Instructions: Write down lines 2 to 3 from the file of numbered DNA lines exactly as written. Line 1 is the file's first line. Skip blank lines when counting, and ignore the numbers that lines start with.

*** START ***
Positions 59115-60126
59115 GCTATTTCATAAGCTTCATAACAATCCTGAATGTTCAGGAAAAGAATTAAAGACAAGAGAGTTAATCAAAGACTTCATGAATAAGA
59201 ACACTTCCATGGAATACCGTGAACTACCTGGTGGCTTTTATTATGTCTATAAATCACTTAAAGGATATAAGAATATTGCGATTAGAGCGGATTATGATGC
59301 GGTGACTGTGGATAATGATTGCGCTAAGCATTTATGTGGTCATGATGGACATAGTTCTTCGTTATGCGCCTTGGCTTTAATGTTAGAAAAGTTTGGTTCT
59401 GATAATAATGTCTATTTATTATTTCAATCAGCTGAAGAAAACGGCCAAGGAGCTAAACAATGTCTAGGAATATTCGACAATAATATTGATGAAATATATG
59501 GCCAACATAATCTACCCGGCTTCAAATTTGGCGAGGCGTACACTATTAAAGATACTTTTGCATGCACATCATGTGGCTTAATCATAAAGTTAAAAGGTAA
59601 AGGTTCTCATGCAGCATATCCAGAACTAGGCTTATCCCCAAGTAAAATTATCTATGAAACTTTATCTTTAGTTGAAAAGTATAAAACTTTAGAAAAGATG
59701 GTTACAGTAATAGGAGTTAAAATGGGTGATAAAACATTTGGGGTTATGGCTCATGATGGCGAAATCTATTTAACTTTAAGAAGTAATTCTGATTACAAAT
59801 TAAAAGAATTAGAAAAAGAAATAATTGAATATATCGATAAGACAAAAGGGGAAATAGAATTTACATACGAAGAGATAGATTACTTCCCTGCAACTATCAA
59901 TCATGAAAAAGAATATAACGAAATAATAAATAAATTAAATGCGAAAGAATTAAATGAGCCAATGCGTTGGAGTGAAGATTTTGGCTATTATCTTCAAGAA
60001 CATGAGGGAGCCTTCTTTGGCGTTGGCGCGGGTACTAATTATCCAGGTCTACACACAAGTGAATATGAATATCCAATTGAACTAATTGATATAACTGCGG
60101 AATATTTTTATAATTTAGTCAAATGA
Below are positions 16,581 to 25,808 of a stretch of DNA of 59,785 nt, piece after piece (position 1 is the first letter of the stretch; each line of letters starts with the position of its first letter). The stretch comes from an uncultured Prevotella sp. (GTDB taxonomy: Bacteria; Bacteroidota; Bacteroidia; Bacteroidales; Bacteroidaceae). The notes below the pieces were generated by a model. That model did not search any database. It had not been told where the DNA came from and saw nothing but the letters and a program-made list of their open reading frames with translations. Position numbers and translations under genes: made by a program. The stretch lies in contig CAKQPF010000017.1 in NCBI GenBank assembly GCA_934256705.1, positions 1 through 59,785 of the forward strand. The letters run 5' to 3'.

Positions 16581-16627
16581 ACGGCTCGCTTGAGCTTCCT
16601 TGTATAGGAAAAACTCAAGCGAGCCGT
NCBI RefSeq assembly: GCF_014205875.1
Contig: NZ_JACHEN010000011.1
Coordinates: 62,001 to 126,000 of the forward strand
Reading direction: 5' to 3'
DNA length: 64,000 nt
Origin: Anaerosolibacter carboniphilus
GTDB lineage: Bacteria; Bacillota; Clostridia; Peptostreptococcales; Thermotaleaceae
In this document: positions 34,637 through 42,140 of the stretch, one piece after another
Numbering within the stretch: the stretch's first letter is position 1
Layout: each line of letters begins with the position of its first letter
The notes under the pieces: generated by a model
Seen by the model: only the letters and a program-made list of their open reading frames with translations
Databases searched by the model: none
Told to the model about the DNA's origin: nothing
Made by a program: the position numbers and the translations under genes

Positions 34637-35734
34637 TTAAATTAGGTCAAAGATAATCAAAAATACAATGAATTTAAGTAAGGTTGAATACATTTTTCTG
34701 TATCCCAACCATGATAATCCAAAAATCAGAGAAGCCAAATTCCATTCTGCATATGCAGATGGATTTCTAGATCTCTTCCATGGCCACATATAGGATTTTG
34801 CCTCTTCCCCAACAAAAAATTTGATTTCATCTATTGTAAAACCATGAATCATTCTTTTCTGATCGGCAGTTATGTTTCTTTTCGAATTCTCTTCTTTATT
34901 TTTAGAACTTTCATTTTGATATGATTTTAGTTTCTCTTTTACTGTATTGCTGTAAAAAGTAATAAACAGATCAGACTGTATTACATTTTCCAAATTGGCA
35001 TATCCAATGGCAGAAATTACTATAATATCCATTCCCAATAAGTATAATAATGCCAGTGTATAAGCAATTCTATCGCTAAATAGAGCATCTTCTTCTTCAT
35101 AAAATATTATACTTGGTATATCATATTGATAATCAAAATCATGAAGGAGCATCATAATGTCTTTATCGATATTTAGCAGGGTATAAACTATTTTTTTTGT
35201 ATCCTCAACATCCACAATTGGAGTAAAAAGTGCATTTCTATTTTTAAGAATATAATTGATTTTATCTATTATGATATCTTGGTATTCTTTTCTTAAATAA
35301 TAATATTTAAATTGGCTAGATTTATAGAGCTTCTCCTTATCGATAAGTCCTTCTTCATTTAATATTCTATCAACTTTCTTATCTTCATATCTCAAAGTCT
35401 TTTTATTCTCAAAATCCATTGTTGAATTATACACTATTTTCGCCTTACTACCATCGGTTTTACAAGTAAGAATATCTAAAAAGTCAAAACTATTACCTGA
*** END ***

59115 GCTATTTCATAAGCTTCATAACAATCCTGAATGTTCAGGAAAAGAATTAAAGACAAGAGAGTTAATCAAAGACTTCATGAATAAGA
59201 ACACTTCCATGGAATACCGTGAACTACCTGGTGGCTTTTATTATGTCTATAAATCACTTAAAGGATATAAGAATATTGCGATTAGAGCGGATTATGATGC